P263 Cannabis use, respiratory symptoms and lung function, in a North Edinburgh primary care population

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Abstract

Background

We are conducting a cross-sectional study of cannabis and tobacco smokers in a primary care population and reporting respiratory symptoms and lung function in two groups: Group 1=persons who smoke tobacco cigarettes (branded cigarettes +/− “roll-your-own”); Group 2=persons who smoke cannabis +/− tobacco cigarettes.

Methods

Information on tobacco and cannabis smoking is obtained from the Avon Longitudinal Study of Parents and Children. Cumulative smoking is quantified by use of tobacco pack-years (py) and joint years (jy). Additional tobacco use in cannabis smokers is recorded. Other instruments used include the NHANES III and MRC breathlessness questionnaires, measurement of ventilatory capacity (Vitalograph α) and the Scottish Indices of Multiple Deprivation score. The study is powered to detect a 13% difference in prevalence of respiratory symptoms between groups and statistical analysis will be undertaken when the study closes (September 2011).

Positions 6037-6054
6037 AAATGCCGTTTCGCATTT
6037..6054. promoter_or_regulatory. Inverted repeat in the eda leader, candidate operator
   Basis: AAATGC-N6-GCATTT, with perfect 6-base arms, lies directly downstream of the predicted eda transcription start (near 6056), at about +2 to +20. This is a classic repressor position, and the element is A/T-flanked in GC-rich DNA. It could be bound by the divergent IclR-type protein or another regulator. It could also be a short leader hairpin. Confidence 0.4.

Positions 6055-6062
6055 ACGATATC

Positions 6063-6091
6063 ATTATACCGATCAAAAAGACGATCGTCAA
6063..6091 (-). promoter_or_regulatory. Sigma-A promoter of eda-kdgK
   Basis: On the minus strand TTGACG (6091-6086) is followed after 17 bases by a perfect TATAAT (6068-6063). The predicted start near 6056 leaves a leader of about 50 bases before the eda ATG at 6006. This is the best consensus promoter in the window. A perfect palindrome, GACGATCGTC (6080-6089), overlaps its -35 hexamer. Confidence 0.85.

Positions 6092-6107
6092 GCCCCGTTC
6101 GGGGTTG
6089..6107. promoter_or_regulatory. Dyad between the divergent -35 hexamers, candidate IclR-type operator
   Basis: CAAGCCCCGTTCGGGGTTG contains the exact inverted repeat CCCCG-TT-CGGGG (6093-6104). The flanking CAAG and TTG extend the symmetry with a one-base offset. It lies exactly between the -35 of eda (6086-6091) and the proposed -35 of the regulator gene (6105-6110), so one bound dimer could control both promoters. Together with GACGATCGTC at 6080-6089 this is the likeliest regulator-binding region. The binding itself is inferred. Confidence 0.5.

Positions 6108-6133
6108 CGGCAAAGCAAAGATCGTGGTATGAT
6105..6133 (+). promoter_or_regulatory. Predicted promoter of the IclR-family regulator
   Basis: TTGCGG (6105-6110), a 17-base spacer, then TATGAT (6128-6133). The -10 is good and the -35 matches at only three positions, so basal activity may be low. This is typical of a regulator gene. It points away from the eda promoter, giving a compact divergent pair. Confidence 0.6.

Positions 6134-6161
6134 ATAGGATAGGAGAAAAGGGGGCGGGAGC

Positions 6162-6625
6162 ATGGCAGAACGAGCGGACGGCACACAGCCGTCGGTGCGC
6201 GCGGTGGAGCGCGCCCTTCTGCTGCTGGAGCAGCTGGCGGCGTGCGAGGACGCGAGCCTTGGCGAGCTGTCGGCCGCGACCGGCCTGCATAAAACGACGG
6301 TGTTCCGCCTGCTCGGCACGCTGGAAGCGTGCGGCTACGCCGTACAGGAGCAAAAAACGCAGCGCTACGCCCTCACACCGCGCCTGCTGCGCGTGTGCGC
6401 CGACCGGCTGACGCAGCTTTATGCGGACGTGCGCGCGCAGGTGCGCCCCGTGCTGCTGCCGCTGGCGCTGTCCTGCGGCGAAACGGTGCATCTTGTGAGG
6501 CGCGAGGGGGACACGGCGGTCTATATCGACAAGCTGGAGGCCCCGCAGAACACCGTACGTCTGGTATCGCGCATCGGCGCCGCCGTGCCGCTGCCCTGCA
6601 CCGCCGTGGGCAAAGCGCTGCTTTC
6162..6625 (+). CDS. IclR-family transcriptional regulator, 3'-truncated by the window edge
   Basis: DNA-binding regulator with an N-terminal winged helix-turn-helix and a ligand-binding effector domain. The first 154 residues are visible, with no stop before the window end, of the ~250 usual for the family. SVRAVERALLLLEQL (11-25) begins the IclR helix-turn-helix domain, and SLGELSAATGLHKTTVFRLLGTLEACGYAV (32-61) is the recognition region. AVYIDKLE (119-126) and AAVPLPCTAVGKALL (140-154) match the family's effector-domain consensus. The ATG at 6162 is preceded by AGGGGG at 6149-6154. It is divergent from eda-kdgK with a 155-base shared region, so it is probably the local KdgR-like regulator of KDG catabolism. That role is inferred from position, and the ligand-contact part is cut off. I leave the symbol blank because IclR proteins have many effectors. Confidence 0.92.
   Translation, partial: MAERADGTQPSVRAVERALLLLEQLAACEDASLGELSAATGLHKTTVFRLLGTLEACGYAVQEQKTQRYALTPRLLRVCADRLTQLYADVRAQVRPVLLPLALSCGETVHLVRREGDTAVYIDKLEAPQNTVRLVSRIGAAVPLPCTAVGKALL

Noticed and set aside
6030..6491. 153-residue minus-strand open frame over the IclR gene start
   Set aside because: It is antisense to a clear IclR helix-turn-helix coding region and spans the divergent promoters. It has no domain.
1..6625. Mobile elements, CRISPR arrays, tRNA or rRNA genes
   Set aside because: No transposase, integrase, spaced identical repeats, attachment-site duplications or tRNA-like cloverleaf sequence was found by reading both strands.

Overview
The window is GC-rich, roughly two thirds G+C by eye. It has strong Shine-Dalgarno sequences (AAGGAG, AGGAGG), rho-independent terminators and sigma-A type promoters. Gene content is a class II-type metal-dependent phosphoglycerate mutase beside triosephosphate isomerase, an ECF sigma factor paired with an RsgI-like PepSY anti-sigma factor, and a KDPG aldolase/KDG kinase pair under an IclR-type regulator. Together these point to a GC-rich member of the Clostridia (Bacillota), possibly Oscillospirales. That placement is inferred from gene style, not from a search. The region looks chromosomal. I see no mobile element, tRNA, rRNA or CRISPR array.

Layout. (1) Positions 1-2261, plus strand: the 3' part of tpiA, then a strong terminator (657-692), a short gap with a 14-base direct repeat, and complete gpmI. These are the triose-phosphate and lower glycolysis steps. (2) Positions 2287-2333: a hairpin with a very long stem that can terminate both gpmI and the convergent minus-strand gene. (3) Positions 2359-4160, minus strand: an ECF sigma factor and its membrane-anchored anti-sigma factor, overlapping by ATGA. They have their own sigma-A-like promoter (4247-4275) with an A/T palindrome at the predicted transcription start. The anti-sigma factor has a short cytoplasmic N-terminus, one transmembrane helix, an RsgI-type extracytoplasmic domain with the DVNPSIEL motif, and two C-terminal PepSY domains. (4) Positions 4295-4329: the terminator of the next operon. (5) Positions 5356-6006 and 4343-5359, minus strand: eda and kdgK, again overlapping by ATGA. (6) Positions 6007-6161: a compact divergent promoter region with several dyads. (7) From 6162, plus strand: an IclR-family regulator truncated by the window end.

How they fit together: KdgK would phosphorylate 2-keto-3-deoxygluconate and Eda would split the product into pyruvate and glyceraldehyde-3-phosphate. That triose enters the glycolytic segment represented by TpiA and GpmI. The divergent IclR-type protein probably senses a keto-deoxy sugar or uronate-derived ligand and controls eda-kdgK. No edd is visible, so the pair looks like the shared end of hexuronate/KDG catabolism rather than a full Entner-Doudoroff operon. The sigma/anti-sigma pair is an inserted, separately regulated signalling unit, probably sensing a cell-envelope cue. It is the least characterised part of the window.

Results

To date, we have recruited 409 subjects. Group 1: n=199 (66 men, median age=47.5 (range 24–73)); (133 women, median age 42.0 (range 17–66)). Group 2: n=210 (126 men, median age 38.5 (range 20–63) and 84 women, median 35.0 (range 22–58)). The majority (>90%) of cannabis smokers employ unfiltered single skinned joints: 78% smoke resin and 22% grass. The median (range) cumulative py tobacco for group I males=31 (5–116); females=23 (5–70); group 2 males=25 (2.5–113); females=20 (1–88). Group 2 median (range) jy: males=110 (1–1050); females=54 (1–280). Compared with Group I, Group 2 smokers more frequently report cough, sputum production, wheezing and breathlessness and are more likely to report more than 3 NHANES symptoms. To date, 352 lung function tests meet GOLD criteria for acceptability: Group 1=166 and group 2=186. The prevalence of airflow limitation in Group 1 is 24.1% and in Group 2 is 24.2%.

Conclusions

Despite being younger and smoking less tobacco, cannabis smokers report a greater number of respiratory symptoms than tobacco-only smokers and show an equal prevalence of airflow limitation.

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